The Prospect Stock Watch: Bichette, Locastro, Palacios

Today’s Prospect Stock Watch takes a look at a Blue Jays’ Futures Game representative, an early 2017 Rule 5 candidate out of the Dodgers and an underrated Minnesota Twins infielder.

Bo Bichette, SS, Blue Jays: A 2016 second round draft pick, Bichette barely made some publications’ Top 10 prospect lists for the Jays but, six months later, he’s jumped onto everyone’s Top 100 overall prospect lists. The teenaged shortstop is hitting more than .380 and has flirted with .400 much of the first half of the year. He’s going to the Futures Game this weekend and will move up to high-A ball (with 18-year-old Vladimir Guerrero Jr.) at the beginning of next week. Bichette has the ability to make uncanny consistent hard contact and leads the Midwest League with 32 doubles (only one other player – five years older – has more than 23). There are doubts over his ability to stick at shortstop but he’s a smart player that seems to pride himself at proving people wrong — so don’t underestimate him. However, even if he does move, he should have lots of arm and power for third base or right field.

Tim Locastro, IF/OF, Dodgers: Locastro is the kind of hard-nosed, give-it-your-all player that fans love to watch and Blue Jays followers weren’t thrilled when he was traded to the Dodgers for international slot money in 2015 — but that deal (which also included Chase De Jong) allowed the Blue Jays to lock up Vladimir Guerrero Jr., who is probably a Top 5 prospect in the game now. Meanwhile, the speedy Dodgers prospect has methodically moved through the system and has tasted action in both double-A and triple-A in 2017. Locastro isn’t the most physically gifted player but he gets the most out of his abilities and is willing to play all over the field. He’s not a home run threat — even during this juiced ball era — but he has gap pop (20 doubles in 80 games) and could steal 30 bases in a full season. More likely than not, though, he’s going to reach the Majors as a utility guy who understands that his job is to put the ball in play and use his wheels. Because he plays in a very deep system, Locastro will likely be exposed to the Rule 5 draft in December and has the skill set that should be valuable to a lot of teams — maybe even his old organization, given the health woes of Devon Travis and Darwin Barney’s impending free agency.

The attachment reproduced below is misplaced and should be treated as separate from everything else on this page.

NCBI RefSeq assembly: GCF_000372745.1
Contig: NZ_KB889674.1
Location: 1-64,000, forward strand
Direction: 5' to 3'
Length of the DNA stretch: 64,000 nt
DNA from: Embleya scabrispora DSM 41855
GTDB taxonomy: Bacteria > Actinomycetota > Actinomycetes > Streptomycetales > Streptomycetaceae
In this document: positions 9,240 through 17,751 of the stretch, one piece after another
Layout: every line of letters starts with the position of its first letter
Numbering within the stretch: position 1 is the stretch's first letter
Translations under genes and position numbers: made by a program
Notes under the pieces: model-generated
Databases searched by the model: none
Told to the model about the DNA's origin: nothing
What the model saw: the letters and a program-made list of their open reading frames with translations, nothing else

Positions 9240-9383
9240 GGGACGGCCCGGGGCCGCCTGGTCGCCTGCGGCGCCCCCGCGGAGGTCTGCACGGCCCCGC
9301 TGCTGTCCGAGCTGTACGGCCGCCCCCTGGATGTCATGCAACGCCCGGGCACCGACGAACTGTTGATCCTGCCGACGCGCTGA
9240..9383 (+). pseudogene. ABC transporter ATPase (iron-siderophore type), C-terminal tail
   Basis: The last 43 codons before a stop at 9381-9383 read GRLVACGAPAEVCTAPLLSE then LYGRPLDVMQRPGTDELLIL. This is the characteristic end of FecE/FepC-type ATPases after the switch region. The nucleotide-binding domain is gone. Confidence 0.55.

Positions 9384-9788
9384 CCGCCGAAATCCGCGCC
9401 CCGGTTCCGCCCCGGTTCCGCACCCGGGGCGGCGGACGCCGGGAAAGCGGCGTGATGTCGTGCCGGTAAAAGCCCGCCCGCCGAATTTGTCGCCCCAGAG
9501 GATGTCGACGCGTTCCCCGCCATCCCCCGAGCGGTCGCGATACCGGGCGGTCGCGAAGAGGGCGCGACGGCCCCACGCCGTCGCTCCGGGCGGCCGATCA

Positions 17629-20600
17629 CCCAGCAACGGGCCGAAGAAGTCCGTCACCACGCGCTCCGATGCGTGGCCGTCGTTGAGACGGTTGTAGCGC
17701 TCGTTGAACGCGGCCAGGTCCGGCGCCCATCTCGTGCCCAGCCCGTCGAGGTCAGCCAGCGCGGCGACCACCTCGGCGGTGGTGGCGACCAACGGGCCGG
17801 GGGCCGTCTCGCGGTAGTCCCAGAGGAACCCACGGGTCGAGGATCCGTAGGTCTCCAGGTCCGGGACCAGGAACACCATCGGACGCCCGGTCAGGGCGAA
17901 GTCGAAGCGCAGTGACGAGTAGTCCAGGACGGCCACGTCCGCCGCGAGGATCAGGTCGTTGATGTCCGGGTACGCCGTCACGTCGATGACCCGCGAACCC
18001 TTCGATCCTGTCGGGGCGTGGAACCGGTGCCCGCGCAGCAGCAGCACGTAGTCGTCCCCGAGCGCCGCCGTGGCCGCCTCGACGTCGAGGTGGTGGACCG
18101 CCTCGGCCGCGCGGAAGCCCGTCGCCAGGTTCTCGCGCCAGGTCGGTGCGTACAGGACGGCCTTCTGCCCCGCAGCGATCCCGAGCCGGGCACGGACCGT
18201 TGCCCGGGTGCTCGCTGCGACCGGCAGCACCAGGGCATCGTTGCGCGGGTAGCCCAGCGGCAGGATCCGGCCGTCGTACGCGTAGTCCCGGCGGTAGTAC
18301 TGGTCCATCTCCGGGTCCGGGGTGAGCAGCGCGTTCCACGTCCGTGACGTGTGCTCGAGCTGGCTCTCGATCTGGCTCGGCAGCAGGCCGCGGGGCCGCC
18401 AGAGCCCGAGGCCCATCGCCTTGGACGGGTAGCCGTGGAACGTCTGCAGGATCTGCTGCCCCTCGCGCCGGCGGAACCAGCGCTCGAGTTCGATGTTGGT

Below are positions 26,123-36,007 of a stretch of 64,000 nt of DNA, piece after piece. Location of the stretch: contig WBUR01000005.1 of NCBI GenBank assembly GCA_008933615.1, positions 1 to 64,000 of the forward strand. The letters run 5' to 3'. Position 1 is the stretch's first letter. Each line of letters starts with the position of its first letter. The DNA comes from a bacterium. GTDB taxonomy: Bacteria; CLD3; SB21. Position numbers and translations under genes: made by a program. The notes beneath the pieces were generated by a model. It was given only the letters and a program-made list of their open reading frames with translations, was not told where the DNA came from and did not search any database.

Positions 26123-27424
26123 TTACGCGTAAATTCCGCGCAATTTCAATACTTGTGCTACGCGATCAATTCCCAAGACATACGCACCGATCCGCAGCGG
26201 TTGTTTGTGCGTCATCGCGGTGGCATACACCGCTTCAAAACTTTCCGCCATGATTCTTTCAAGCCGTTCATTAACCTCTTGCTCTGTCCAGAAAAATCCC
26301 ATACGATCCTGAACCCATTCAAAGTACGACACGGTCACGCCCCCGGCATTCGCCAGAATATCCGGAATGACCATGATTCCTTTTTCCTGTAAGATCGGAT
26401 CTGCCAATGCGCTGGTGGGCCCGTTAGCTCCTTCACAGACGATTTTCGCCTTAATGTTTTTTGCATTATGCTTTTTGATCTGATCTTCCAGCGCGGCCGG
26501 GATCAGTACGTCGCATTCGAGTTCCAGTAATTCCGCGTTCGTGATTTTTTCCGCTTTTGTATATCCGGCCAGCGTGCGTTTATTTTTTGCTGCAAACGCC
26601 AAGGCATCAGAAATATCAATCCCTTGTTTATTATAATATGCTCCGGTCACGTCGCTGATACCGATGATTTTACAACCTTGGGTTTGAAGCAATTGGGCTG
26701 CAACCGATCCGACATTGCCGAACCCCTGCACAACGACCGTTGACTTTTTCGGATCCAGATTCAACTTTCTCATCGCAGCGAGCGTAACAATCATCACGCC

Jermaine Palacios, SS, Twins: Minnesota is absolutely flush with shortstop prospects. Nick Gordon is the top player in the system and the Twins doled out $4 million to international signee Wander Javier in 2015 (and he’s looking good in rookie ball). From a depth perspective, Palacios falls somewhere in the middle, having spent time at both A-ball levels in 2017. He’s done nothing but hit the cover off the ball throughout his pro career (outside of an ugly 2016 season) with an average of .298. The 20-year-old middle infielder is hitting .324 in 2017 and just recorded his 100th hit in 74 games. Palacios is still raw in a number of areas. He needs to be more patient (15 walks in 309 at-bats), get better reads on stolen bases (12-for-22 in attempts) and get more consistent on defence. If he doesn’t stick at shortstop, Palacios — who’s seen a big jump in his home run output in 2017 — could develop into an offensive-minded second baseman.

We hoped you liked reading The Prospect Stock Watch: Bichette, Locastro, Palacios by Marc Hulet!

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Marc Hulet has been writing at FanGraphs since 2008. His work focuses on prospects and fantasy. Follow him on Twitter @marchulet.

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